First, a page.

The Caldera Triple

I must tell you how lucky I am. My past three weeks have been filled with travels, good friends, and visiting exciting places-including home! Back in March or April, I realized that I had unused vacation days from Peace Corps, and my close friend and I started scheming about how I could best use these days. Why don’t I come home and visit? She was planning a trip to Grand Teton National Park and Yellowstone National Park, and offered to let me tag along. She and her fiance planned to run a race series called the Caldera Triple, which includes a half marathon at each park, as well as a 5km race in a nearby national forest. A sucker for all things national parks, running, and visiting friends, I couldn’t refuse their offer. In the coming weeks, I started training for our 29.3 miles by running through the “trails” in Danfili, which was no easy task. I love running, but because of various factors (read: rainy season, lack of anonymity, busy schedule, and in-country travels), my training was a little sporadic. Imagine waking up ready to run, only to hear the pitter-patter of juicy raindrops on your roof, and realizing that the whole town is covered in a slippery, chocolatey mousse-mud. Not really ideal for running. Luckily for me, at least as running is concerned, rainy season didn’t hit full swing until I had already gotten a fair amount of my training in, and before I knew it, it was time to travel back to the USA!

After taking two hour-long moto rides, an eighteen hour train ride, a five hour bus ride, and flying for nearly eighteen more hours, I made it to my first stop, Boulder, Colorado. After some delicious brick oven pizza and catching up, I curled up for sleep before we drove the eight hours to the Tetons the next day. Needless to say, my legs were restless by the morning of our first half marathon, and it showed… I finished the race faster than either of my previous half marathons! I attribute it to my jet-lag, enthusiasm over being back in the states, and the beautiful scenery along the route. The rest of the day we took in the sites, saw some beaver dams and lodges (relevant to my friend’s research), and had a wonderful dinner.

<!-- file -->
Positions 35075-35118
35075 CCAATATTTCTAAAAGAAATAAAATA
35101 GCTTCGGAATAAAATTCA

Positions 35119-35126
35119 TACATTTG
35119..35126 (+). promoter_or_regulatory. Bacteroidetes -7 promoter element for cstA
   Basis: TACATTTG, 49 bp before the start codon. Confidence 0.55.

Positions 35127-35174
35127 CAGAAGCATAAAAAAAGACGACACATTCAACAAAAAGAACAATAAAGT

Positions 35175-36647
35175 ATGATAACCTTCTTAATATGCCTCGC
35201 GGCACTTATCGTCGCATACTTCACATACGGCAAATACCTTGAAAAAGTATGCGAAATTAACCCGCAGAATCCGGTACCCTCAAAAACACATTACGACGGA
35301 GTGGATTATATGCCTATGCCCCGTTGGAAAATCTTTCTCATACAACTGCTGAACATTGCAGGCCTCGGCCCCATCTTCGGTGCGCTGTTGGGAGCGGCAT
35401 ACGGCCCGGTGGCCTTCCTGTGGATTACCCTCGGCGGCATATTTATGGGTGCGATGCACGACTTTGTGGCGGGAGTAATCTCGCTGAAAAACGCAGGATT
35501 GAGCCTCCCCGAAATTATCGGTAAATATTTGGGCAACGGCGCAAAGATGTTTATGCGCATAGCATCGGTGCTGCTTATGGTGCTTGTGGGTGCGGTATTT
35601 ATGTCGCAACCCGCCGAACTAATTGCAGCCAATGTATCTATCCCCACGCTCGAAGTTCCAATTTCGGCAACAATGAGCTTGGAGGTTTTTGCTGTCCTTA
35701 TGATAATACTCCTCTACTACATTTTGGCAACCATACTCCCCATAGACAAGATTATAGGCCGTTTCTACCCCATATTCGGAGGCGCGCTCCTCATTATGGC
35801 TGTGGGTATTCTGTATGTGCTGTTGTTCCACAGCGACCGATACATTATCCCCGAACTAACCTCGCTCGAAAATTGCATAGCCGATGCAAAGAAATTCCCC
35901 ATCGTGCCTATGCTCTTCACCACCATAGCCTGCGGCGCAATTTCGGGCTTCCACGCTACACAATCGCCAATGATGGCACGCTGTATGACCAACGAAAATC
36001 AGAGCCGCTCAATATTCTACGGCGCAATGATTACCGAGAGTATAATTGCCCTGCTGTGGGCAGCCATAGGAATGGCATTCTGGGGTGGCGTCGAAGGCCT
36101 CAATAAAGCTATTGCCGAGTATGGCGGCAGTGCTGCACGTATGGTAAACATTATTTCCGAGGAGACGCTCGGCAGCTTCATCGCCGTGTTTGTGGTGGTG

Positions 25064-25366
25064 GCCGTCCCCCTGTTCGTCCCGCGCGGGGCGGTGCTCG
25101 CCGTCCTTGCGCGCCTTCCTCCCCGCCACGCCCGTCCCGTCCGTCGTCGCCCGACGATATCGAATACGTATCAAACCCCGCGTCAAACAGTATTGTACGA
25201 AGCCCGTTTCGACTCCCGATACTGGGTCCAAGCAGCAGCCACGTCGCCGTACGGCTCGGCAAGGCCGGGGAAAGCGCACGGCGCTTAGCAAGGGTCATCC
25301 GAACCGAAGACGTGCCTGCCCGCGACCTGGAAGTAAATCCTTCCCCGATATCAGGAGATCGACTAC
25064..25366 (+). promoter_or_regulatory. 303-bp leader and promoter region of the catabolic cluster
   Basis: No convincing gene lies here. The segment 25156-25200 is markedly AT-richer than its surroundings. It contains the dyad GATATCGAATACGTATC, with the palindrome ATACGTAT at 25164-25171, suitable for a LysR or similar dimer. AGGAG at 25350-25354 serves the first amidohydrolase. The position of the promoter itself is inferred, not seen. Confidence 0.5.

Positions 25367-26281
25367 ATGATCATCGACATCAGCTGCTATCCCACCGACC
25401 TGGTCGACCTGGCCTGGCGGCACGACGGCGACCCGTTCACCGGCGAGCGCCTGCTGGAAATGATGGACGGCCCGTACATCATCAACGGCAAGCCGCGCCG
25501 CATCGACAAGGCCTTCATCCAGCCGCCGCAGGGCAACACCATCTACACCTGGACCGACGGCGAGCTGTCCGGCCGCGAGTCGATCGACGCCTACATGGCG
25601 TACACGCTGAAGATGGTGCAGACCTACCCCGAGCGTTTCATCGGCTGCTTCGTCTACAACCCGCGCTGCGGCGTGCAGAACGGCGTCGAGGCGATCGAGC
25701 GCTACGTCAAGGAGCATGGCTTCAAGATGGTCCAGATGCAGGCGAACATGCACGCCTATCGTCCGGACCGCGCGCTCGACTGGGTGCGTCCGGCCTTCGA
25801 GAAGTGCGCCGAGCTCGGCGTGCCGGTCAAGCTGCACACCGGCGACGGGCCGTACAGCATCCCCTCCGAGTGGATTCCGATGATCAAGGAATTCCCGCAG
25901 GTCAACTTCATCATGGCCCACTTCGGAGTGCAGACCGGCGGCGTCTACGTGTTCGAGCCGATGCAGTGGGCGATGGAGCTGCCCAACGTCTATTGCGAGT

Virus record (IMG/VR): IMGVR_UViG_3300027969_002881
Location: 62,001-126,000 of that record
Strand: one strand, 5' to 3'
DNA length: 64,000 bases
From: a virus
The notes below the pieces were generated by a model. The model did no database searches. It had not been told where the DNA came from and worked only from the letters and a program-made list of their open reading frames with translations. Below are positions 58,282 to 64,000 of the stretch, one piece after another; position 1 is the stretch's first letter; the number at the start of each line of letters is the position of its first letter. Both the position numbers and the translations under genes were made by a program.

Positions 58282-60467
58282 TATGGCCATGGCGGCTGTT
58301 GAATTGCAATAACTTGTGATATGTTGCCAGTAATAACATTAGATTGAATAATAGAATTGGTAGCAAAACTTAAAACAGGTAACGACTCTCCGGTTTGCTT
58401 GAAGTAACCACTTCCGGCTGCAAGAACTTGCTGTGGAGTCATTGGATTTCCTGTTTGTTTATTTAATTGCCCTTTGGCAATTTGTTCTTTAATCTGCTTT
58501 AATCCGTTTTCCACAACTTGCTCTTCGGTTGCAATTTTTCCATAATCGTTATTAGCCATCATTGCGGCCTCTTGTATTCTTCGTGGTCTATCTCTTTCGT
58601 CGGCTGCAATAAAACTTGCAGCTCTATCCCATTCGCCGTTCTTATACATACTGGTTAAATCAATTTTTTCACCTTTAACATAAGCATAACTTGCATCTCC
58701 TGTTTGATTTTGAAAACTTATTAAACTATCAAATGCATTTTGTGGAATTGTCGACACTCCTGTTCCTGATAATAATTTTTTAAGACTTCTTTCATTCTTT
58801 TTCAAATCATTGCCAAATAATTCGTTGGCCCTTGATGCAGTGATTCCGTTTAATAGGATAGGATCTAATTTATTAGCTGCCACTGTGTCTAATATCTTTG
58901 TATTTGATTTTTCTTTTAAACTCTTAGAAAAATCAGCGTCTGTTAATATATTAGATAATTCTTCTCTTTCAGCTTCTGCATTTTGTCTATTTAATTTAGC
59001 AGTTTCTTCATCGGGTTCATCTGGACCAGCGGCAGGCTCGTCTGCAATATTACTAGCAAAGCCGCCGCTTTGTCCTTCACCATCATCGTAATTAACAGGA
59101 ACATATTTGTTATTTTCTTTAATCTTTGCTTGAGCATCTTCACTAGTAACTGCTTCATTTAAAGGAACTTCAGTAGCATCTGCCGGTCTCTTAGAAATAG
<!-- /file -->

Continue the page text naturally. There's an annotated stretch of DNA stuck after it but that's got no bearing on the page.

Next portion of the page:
We had a whole week before the next race, but we never let ourselves rest. We were busy taking in the sites and enjoying the most of the parks. Half way through the week, we transitioned over to Yellowstone, which involved a little more driving-heavy days, but miraculous views and we made sure to take in all of the iconic monuments in the park.

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Andrew, Emily, me, and Barb after the Tetons race in our Cameroonian jerseys!

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Old Faithful

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Yellowstone River

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One of the spring pools near the Grand Prismatic spring (which was very steamy that day)

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Hiking along a beaver pond

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I made a snowball!!

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The views of the Tetons never got old. I mean, LOOK!

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A grazing sheep we saw along the roadside in Yellowstone

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The first Bison we saw in Yellowstone out of… many. They are everywhere!

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Another view of the Tetons and a tributary

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What a beautiful day! Post Grand Teton Half Marathon